The Failure of the State-Capitalist Models

The '80s has seen the economic and political failure of models based on extensive state intervention in capitalist economy. Today, even the left wing of the bourgeoisie in the advanced industrialised countries - Social Democracy and Eurocommunism - has retreated from the policy of wide-scale state intervention in the capitalist market. Gorbachevism has sounded the trumpet of this retreat in the cradle of state-capitalism. In the less-developed countries, too, the attempts of the bourgeoisie to develop the national economy through state-capitalism have failed entirely. This retreat is the result of the entry of the capitalism of the present era into a period in which the conditions which necessitated the intervention of the state aimed at limiting the operation of the capitalist market have disappeared, making this policy itself a restrictive factor in the accumulation process. The centralisation and concentration of capital and the rise of monopolies have been major factors which, historically, have increased the role of the state as an active economic institution and a means for regulating the economic metabolism. Even in the most competitive capitalist economies today, the state has a very important and recognised function. And the whole new conservative onslaught cannot, and is not supposed to, return the situation to the free competition era. What we call the failure of state-capitalist models is the bankruptcy of quasi-socialist models which tried to harness and direct market laws and mechanisms with the help of state intervention and/or planning. The present period is witnessing the indisputable victory of the market and their advocates. At the most general level three factors which enhanced the role of the state in capitalist economy in the twentieth century can be recognised:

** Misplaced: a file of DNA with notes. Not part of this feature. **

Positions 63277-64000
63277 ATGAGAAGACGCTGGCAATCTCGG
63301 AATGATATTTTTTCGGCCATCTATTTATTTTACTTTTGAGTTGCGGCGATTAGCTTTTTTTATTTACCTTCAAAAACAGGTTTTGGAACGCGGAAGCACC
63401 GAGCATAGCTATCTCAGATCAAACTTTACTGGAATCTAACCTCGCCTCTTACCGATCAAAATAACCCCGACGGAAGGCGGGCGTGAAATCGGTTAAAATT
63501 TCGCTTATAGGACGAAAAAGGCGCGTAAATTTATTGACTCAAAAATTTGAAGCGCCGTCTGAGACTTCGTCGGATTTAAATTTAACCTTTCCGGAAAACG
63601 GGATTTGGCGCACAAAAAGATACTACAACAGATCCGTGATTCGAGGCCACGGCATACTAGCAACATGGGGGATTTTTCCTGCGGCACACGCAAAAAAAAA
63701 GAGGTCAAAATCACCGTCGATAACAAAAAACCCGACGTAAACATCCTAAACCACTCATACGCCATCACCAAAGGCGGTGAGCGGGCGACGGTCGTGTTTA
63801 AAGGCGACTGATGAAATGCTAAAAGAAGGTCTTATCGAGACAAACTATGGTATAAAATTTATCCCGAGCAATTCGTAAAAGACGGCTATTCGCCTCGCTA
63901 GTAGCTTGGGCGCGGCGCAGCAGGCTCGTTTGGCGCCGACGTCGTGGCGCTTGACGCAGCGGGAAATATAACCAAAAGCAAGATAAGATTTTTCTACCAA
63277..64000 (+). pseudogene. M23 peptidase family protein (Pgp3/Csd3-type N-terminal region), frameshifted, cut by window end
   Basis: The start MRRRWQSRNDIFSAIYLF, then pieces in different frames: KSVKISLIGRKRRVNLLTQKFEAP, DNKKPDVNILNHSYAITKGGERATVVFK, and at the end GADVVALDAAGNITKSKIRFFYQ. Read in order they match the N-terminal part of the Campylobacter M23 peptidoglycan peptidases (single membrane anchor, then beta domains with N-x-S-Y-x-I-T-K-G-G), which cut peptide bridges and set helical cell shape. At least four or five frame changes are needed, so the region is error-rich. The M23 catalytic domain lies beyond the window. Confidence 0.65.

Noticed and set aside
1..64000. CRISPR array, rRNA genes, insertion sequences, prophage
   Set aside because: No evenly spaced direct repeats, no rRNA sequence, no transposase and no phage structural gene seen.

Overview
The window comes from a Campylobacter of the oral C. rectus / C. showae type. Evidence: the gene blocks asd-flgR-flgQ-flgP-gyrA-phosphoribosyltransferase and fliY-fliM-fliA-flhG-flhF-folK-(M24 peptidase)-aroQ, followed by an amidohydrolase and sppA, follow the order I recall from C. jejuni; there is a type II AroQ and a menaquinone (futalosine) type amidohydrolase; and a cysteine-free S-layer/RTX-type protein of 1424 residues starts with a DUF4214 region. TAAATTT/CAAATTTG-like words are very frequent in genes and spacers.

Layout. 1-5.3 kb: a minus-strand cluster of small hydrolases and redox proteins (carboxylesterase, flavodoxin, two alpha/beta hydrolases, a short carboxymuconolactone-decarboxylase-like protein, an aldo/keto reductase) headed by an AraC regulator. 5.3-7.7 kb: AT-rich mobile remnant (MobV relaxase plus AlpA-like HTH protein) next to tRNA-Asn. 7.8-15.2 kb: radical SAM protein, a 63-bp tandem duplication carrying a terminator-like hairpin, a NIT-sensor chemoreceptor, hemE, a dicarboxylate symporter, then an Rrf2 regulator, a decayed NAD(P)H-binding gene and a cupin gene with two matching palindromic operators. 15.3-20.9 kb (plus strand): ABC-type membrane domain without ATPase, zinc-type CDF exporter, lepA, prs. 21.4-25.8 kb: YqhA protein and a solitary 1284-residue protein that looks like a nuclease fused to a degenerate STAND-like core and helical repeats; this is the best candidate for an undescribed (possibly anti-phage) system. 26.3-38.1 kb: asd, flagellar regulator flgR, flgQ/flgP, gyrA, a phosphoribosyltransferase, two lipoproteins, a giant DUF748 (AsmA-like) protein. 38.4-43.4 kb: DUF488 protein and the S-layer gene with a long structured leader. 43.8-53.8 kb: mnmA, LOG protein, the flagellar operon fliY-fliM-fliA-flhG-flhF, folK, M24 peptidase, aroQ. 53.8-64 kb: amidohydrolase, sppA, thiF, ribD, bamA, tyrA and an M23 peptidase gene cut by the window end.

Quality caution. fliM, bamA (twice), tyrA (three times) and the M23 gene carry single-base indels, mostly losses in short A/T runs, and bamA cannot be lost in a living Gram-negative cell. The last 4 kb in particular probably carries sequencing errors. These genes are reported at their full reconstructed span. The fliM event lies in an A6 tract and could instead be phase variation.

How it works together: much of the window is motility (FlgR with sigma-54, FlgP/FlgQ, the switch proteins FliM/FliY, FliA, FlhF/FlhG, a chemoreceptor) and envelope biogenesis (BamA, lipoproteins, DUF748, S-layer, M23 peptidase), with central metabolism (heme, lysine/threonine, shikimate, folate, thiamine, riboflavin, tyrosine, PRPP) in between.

1. For a time the Russian revolution provided a successful model of state-economy. During the whole inter-war period, while Western Europe was hit by crisis and depression, the state-economy of the Soviet Union enjoyed very rapid growth, raising her from the position of a second-rate country in Europe into a huge economic and military power. Although these developments were taking place under the name of socialism, it was clear for the whole bourgeoisie, and in particular for the bourgeoisie in countries having a more or less similar position as that of the Soviet Union, that this country was providing a model of capitalist development by state direction and initiative. Many of the schemes in planning and economic calculation drawn up in the Soviet Union were quickly taken up by the West, becoming a component of bourgeois economic science.